'Remarkable' high pressure shielding much of Australia from winter's wrath

'Remarkable' high pressure shielding much of Australia from winter's wrath


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Farmers and ski resort operators are watching synoptic charts with growing anxiety.

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Farmers and ski resort operators are watching synoptic charts with growing anxiety as some of the highest pressure readings in a decade reveal an autumn that is refusing to let go.

Dominant high-pressure systems have lately been the norm. Parts of Australia recorded readings of 1039 hectopascals at the start of the month, compared with typical pressure levels of about 1013 hPa.

"Values that high are quite remarkable [and are] at least a one-in-10-year event...for any time of the year," Andrew Watkins, head of climate prediction services at the Bureau of Meteorology, said.

A string of high-pressure systems in recent weeks have been further south than usual, pushing rain-bearing cold fronts further poleward.

Rainfall totals across the country are running below 20 per cent of a typical June with almost two-thirds of the month over, Dr Watkins said.

Brett Dutschke, a senior meteorologist with Weatherzone, said recent conditions had been unusually free of cold fronts, leaving cities from Perth to Hobart facing among their warmest and driest starts of winter on record.

Meteorologists noted cold fronts have been tracking closer to Antarctica, leaving high-pressure systems to dominate other parts of the southern hemisphere as well. (See bureau chart below from June 18.)

Snow watch

Andrew Haigh, a bureau duty forecaster, said the coming cold front would likely clip the south-east corner of the continent and would probably not produce "a great deal of snow: "I don't think it will be a particularly strong one".

Whether the pattern will be broken up is not clear, either. "We could just as likely get another high-pressure in, making it stable for a while" over southern Australia, Mr Haigh said

The alpine resorts have enjoyed excellent snow-making conditions with the frosty nights - just as well with school holidays approaching.

How well they come out of the coming weekend, though, will depend on how much natural snow falls but also whether warm rains fall ahead of the front's arrival, Dr Watkins said.

(See Mt Perisher image (below) from Monday morning, via Ski.com.au)

Sydney waterspouts and outlook

For Sydney, the dominant feature lately has been moist onshore winds bringing coastal showers and rain.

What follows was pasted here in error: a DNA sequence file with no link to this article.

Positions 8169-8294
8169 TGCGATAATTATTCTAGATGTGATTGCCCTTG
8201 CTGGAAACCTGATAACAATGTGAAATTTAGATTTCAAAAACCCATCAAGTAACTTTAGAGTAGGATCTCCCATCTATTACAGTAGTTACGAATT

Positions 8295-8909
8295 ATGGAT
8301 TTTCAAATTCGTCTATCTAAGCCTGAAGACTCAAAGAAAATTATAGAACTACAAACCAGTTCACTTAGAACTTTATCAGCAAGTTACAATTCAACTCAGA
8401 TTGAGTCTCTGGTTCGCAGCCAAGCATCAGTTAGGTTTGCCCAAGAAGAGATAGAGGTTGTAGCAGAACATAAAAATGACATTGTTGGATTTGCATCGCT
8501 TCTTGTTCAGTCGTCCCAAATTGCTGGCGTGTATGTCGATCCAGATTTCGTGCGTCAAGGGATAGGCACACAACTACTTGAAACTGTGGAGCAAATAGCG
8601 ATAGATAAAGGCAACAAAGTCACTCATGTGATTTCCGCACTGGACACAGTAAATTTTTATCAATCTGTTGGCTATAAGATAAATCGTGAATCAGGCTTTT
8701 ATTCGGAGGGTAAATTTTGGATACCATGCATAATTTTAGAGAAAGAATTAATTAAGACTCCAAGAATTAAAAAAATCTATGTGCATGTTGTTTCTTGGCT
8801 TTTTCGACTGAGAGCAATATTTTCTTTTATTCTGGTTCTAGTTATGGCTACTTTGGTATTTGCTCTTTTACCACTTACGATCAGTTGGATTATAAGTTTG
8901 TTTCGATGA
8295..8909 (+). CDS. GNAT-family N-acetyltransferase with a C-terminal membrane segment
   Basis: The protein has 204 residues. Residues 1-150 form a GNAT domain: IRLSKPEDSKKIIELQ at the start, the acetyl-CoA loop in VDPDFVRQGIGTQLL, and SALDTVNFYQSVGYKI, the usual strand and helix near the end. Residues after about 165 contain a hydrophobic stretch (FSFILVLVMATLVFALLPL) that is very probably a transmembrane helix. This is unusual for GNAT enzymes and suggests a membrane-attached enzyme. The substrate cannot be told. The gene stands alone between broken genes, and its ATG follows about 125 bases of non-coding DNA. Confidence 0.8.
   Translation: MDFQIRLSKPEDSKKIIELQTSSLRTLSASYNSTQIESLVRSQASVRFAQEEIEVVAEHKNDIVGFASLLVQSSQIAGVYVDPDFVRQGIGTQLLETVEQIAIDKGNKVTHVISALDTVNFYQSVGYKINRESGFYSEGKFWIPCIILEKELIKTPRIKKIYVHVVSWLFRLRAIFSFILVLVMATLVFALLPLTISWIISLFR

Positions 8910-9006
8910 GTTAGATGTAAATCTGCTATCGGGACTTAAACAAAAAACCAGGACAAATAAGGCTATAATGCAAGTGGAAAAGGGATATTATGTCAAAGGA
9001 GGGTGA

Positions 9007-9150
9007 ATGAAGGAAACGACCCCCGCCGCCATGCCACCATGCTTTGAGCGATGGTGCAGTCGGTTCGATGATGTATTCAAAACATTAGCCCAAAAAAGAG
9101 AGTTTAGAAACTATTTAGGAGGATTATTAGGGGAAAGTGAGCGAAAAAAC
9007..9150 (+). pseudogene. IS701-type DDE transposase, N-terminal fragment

Temperatures have been a bit over a degree warmer than average for both days and nights, with rainfall already topping the June average of 133 millimetres.

The coming cold front will mean cooler days for the city but probably drier conditions unless an east coast low sets up offshore.

"There is the chance for the odd low and trough developing near the coast," Mr Dutschke said. The city is likely to see fewer rainy days but some of them "could be really wet".

Coastal residents were treated to a relatively unusual weather event on Monday with at least one waterspout forming off Narrabeen on the city's northern beaches. (See picture by Nick Moir below.)

The bureau's Mr Haigh said waterspouts are typically associated with an updraft of air offshore that combines with a windshear to create a rising rotation.

"They tend to be fairly shortlived and usually don't affect the land," Mr Haigh said. "They are a bit like a tornado but a weak version of one."

"You probably wouldn't want to be right underneath one if you're on a surfboard but generally they don't cause too much trouble," he said.

El Nino chance fades

While some commentators have pointed to southern Australia's mostly dry past six weeks or so as a sign of a coming El Nino event, the models in fact are backing off such an event for 2017.

Dr Watkins said none of the eight models the bureau uses to predict conditions in the Pacific now forecast an El Nino this year. Back in April, six of the eight did so.

The more likely culprit for the relatively dry spell is the Indian Ocean, where cooler waters near Western Australia have tended to suppress rainfall over the continent, he said.

The near-term outlook is for dry conditions over most of Australia to persist for a few days yet - adding to concerns for winter crops needing a decent soaking.

(See bureau chart below for rainfall predictions out to Thursday.)

Weatherzone is owned by Fairfax Media, publisher of this website.

Sydney Morning Herald.

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